Rep. Wexton joins protest outside NRA headquarters in Virginia

Democrats rail against Trump, gun lobby in wake of mass shootings in El Paso, Dayton

Virginia Rep. Jennifer Wexton joined protesters outside the National Rifle Association headquarters on Monday. (Bill Clark/CQ Roll Call file photo)
Virginia Rep. Jennifer Wexton joined protesters outside the National Rifle Association headquarters on Monday. (Bill Clark/CQ Roll Call file photo)
Posted August 6, 2019 at 10:45am

Rep. Jennifer Wexton joined hundreds of protesters Monday at a vigil outside the National Rifle Association headquarters in Fairfax, Virginia, to call for more restrictive gun laws and memorialize the victims of two mass shootings over the weekend.

“I’m not supposed to be political … but it’s hard because — is it political to say that I’m tired of coming to this building and the only thing that’s changed is that the body count has gone up?” the freshman Democrat from Northern Virginia asked the crowd.

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The NRA headquarters, which also has a shooting range, is on the doorstep of Wexton’s 10th District.

Gun control advocates, including March for Our Lives Northern Virginia, organized the rally to honor the victims of the mass shootings in El Paso, Texas, and Dayton, Ohio, over the weekend, which saw gunmen kill at least 31 people and wounded at least 50 others in unconnected attacks.

Wexton urged the protesters gathered at the NRA headquarters on Monday to “ensure that [the victims’] lives and deaths were not in vain” and to “honor them through action.”

[Emotional Portman hopes for consensus on combating gun violence after Dayton, El Paso mass shootings]

The congresswoman has been outspoken in her opposition to military-grade assault weapons and high-capacity magazines and has advocated expanding the national background check system for gun purchasers.

Wexton held a town hall earlier this summer on gun violence prevention after she introduced a bill that would allow local law enforcement to block the sale or transfer of any weapon regulated under the National Firearms Act, including silencers.

A gunman in Virginia earlier this year killed 12 people at a government office building with a silenced .45 caliber handgun.

In Texas, where the El Paso shooter posted a manifesto online decrying an “invasion” of Hispanic immigrants into the U.S. before mowing down dozens of people at a local Walmart on Saturday, current and former Democratic lawmakers have been aggressively calling for Congress to implement more gun control measures and panning Republican inaction.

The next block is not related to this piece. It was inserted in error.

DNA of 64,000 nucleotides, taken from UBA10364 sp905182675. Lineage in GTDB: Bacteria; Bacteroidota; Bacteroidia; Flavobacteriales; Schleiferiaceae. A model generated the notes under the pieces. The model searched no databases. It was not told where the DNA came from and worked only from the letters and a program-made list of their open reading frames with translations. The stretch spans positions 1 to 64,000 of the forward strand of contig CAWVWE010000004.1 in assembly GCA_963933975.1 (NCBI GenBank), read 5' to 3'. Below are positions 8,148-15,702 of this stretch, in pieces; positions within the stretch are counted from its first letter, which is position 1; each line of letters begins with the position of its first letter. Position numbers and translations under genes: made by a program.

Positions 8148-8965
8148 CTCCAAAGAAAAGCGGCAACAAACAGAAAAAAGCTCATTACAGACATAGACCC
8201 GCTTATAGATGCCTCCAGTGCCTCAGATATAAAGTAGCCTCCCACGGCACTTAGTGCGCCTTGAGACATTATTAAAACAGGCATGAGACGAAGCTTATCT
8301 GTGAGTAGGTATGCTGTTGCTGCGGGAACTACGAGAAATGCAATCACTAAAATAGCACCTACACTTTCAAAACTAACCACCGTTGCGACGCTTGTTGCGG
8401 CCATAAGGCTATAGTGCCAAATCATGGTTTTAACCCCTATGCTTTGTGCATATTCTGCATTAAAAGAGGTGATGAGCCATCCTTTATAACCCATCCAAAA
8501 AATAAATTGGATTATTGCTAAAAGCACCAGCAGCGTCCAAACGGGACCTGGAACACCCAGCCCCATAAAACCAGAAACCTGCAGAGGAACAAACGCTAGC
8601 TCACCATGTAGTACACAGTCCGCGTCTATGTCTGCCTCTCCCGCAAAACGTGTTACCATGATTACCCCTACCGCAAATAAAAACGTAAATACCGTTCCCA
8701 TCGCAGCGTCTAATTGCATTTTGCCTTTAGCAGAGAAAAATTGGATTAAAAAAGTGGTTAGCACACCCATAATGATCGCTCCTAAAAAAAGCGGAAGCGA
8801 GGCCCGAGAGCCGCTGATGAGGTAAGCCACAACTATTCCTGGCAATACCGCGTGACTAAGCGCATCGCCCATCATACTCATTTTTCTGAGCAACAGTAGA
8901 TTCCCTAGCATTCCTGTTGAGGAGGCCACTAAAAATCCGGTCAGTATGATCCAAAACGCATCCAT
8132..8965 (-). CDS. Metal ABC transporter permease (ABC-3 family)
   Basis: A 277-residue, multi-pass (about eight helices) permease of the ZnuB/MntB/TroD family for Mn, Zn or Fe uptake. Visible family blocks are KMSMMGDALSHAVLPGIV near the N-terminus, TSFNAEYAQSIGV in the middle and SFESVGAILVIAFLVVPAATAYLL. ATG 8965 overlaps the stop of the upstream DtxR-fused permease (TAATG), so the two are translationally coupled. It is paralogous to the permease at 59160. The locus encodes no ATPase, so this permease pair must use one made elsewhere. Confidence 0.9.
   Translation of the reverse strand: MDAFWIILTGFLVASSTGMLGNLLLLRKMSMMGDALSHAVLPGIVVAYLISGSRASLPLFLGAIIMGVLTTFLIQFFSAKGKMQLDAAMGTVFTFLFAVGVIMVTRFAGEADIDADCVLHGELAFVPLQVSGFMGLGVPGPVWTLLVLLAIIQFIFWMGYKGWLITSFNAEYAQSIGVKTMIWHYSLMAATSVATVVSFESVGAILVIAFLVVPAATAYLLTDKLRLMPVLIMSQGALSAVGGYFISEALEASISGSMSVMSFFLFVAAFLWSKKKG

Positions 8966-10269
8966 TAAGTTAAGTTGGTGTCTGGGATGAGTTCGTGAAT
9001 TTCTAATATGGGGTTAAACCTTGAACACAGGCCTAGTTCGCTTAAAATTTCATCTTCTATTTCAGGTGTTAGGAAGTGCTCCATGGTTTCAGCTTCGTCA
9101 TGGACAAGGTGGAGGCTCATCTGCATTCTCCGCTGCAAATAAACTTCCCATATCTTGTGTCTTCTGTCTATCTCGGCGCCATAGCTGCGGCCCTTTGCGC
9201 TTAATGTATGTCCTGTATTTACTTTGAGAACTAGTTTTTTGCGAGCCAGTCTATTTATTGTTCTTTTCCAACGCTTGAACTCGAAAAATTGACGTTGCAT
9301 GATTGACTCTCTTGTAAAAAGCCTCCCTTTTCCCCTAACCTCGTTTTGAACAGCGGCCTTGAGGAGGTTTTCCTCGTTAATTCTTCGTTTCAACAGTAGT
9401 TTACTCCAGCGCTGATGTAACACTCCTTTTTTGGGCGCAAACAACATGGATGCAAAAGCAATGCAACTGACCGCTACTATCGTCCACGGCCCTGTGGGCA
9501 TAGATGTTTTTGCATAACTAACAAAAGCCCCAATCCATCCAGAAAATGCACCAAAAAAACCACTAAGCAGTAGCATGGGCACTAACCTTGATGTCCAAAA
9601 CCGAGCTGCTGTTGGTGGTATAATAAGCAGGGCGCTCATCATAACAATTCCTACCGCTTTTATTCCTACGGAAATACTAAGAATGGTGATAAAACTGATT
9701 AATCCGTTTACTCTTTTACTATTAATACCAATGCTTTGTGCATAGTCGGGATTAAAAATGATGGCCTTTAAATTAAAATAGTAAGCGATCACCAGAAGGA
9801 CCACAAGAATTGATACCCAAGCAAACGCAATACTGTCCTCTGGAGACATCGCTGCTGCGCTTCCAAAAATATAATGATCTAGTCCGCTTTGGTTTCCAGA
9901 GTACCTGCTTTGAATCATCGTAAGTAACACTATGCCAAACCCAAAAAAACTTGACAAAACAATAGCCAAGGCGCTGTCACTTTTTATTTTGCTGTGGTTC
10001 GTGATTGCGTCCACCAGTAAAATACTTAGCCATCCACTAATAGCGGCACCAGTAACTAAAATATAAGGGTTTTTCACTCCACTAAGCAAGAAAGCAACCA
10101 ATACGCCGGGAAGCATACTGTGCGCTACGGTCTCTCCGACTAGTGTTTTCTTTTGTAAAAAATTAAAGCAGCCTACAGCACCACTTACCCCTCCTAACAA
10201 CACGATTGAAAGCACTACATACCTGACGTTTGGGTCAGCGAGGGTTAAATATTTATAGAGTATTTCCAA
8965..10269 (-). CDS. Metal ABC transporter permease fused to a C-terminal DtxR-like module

Democratic presidential candidate Beto O’Rourke, a former El Paso congressman, sounded off on President Donald Trump and the media when asked if he thought Trump could do anything to help the community heal after the shooting in his old district.

“What do you think? You know the s— he’s been saying. He’s been calling Mexican immigrants rapists and criminals. I don’t know, like, members of the press, what the f—? Hold on a second. You know, I — it’s these questions that you know the answers to,” O’Rourke said.

“I mean, connect the dots about what he’s been doing in this country. He’s not tolerating racism, he’s promoting racism. He’s not tolerating violence, he’s inciting racism and violence in this country. So I just— I don’t know what kind of question that is.”

O’Rourke and his successor in Texas’ 16th District, Democrat Veronica Escobar, have both said Trump is not welcome there. The president is planning to visit both El Paso and Dayton on Wednesday.

“Words have consequences. The president has made my community and my people the enemy,” Escobar said on MSNBC’s “Morning Joe” on Monday. “He has told the country that we are people to be feared, people to be hated.”

At a reelection rally in Panama City Beach, Florida, earlier this year, Trump appealed to the crowd for solutions to stem illegal border crossings.

“How do you stop these people?” he asked.

“Shoot them,” a man in the audience yelled, to laughter from the rest of the crowd and a smile from Trump.

“That’s only in the Panhandle you can get away with that stuff,” the president said, to more laughs. “Only in the Panhandle.”

Trump addressed the nation Monday and denounced white supremacy, something he has failed to do unequivocally in the past, including after a deadly 2017 clash between neo-Nazis and counterprotesters at the “Unite the Right” rally in Charlottesville, Virginia.

“In one voice, our nation must condemn racism, bigotry and white supremacy,” the president said. “These sinister ideologies must be defeated.”

Trump has signaled since the El Paso and Dayton shootings that he might be willing to back a proposal to incentivize states to enact “red flag” laws that prohibit the sale of weapons to people who have been reported by family members as mentally unfit to own them.

But he is likely to reject any of the sweeping gun law overhaul plans that Democrats have been advocating throughout his presidency.

“Mental illness and hatred pulls the trigger, not the gun,” Trump said in his address to the nation Monday.